Calvary Cemetery Tower

I know have no idea of the purpose of this tower in the center of Calvary Cemetery, though it has a certain Italian Romanesque feel to it.

Saturday, August 23, 2008

Louis Sullivan Terracotta

One terracotta element from the third and demolished Louis Sullivan building on Post Office Square still exists, resting peacefully in a garden in Ladue. Read about the Victoria Building at Built St. Louis. The gigantic Roberts Brothers Condominium Tower is now rising in its place.

Friday, August 22, 2008

Don't Get Me Started...

It would have been so easy to build the Ninth Street Garage north of the Old Post Office and save the Century Building. Heck, what is most annoying is that people would probably be moving into the Century right now--its attached neighbor, the Syndicate Trust is just about renovated. Don't tell me that the developer wouldn't have loved to renovate the Century simultaneously with the Syndicate Trust.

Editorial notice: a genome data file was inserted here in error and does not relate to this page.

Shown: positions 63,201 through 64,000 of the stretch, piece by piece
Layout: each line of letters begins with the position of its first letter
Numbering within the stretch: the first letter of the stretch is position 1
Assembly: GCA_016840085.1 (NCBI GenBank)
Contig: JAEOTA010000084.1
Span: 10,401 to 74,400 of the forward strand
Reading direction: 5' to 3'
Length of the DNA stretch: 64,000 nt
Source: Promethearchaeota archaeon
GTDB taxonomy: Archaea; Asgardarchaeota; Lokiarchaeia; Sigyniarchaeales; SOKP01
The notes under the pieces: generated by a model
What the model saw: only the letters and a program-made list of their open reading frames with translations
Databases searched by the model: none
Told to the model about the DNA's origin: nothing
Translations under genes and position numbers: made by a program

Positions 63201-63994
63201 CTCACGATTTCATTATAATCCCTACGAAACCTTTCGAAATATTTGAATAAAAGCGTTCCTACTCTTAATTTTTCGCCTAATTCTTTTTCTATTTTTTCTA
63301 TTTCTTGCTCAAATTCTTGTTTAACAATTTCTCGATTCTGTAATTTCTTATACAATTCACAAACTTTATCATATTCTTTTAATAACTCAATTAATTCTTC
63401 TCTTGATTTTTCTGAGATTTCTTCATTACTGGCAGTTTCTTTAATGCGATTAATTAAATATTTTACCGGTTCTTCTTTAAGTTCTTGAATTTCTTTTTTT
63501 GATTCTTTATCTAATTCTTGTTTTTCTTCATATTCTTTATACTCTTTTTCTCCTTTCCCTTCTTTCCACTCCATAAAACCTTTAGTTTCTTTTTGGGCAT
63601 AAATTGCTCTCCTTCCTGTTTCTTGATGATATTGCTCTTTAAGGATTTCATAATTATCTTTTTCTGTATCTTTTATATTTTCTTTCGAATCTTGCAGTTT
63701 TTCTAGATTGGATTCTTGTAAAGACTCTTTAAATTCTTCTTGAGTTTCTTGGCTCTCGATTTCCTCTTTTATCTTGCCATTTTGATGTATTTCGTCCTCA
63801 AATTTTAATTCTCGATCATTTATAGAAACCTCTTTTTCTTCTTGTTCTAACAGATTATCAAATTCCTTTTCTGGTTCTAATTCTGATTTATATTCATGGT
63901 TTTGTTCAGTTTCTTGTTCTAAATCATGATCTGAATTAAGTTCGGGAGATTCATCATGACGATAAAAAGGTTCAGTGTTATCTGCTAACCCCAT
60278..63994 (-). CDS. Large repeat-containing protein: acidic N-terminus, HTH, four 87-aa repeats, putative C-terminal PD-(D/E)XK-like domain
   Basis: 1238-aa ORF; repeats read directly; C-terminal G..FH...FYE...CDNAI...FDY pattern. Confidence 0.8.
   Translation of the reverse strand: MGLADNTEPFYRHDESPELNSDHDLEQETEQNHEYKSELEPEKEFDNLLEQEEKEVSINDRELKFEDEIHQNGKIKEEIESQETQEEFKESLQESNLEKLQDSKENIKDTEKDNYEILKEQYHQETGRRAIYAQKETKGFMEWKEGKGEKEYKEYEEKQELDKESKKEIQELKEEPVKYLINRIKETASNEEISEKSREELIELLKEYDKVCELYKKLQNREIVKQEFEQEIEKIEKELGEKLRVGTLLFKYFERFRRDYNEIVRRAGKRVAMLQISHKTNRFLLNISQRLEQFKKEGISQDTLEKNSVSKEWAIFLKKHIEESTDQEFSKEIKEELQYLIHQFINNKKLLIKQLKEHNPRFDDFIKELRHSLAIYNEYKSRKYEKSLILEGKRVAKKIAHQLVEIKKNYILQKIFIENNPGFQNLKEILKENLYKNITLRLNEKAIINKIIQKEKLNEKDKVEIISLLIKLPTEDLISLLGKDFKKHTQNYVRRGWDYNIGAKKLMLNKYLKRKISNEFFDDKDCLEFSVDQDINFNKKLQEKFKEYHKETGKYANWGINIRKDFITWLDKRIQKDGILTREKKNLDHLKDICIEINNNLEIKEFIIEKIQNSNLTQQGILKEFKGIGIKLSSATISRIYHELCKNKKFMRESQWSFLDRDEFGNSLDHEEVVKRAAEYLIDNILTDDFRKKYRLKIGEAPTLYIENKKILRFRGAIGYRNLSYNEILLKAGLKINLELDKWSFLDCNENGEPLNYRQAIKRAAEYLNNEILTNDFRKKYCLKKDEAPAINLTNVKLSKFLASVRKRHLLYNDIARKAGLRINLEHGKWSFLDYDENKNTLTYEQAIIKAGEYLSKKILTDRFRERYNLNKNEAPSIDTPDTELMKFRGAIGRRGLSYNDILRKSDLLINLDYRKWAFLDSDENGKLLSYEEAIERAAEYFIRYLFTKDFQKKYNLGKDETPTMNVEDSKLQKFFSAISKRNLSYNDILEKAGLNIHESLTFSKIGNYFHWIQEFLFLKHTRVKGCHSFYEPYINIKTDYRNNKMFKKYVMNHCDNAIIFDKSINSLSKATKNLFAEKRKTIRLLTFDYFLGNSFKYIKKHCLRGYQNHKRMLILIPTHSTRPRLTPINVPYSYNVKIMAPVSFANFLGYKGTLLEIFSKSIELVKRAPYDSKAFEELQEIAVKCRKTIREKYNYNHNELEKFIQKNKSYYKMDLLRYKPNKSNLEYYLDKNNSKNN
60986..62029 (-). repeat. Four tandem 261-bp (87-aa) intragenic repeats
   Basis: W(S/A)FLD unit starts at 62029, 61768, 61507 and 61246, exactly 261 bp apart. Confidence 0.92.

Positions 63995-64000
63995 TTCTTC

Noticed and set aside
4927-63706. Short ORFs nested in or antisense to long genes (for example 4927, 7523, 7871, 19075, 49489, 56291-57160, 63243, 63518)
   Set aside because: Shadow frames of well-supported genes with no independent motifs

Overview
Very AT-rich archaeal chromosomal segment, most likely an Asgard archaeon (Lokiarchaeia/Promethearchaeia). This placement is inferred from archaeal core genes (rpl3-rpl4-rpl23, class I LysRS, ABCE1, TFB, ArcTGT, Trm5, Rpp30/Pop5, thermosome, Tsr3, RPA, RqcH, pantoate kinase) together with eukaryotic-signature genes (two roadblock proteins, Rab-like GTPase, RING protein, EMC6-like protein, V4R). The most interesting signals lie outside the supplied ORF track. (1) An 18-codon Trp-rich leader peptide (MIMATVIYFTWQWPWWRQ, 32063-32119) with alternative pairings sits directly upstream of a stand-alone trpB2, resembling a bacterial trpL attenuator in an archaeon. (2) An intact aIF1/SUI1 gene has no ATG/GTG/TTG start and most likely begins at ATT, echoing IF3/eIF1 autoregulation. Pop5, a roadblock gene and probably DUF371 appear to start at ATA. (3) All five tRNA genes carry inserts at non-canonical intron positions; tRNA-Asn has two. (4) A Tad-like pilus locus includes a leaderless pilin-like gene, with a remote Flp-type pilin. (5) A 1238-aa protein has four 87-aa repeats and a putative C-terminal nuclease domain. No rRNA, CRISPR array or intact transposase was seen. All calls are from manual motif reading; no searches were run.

But instead, they're building a stupid plaza that no one will use. The Roberts Brothers still could have had their tower, and a parking garage.

McKinley Bridge Traffic

I heard the most interesting thing on the traffic report this morning: traffic was backing up westbound on the McKinley Bridge. While obviously backed up traffic isn't necessarily a good thing, it does mean that the newly restored link between St. Louis and the northeast Metro East is working. Traffic in cities equals life in cities.

Thursday, August 21, 2008

A Day Without Interstates